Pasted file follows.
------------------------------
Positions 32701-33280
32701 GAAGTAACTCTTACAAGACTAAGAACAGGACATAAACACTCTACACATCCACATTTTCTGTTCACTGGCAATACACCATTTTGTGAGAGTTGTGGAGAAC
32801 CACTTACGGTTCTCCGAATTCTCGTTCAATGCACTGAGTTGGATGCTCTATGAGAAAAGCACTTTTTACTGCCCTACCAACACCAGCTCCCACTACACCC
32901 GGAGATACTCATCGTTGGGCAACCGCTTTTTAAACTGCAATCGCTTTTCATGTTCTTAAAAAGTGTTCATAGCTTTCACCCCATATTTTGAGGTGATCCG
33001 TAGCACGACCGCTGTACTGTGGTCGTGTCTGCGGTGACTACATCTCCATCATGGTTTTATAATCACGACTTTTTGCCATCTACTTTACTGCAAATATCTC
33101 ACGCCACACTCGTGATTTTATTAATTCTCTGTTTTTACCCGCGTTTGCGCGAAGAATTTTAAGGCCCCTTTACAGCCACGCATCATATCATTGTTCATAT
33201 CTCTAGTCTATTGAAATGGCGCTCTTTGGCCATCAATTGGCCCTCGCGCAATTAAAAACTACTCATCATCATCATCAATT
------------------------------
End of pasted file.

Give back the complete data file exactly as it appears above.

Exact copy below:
Positions 32701-33280
32701 GAAGTAACTCTTACAAGACTAAGAACAGGACATAAACACTCTACACATCCACATTTTCTGTTCACTGGCAATACACCATTTTGTGAGAGTTGTGGAGAAC
32801 CACTTACGGTTCTCCGAATTCTCGTTCAATGCACTGAGTTGGATGCTCTATGAGAAAAGCACTTTTTACTGCCCTACCAACACCAGCTCCCACTACACCC
32901 GGAGATACTCATCGTTGGGCAACCGCTTTTTAAACTGCAATCGCTTTTCATGTTCTTAAAAAGTGTTCATAGCTTTCACCCCATATTTTGAGGTGATCCG
33001 TAGCACGACCGCTGTACTGTGGTCGTGTCTGCGGTGACTACATCTCCATCATGGTTTTATAATCACGACTTTTTGCCATCTACTTTACTGCAAATATCTC
33101 ACGCCACACTCGTGATTTTATTAATTCTCTGTTTTTACCCGCGTTTGCGCGAAGAATTTTAAGGCCCCTTTACAGCCACGCATCATATCATTGTTCATAT
33201 CTCTAGTCTATTGAAATGGCGCTCTTTGGCCATCAATTGGCCCTCGCGCAATTAAAAACTACTCATCATCATCATCAATT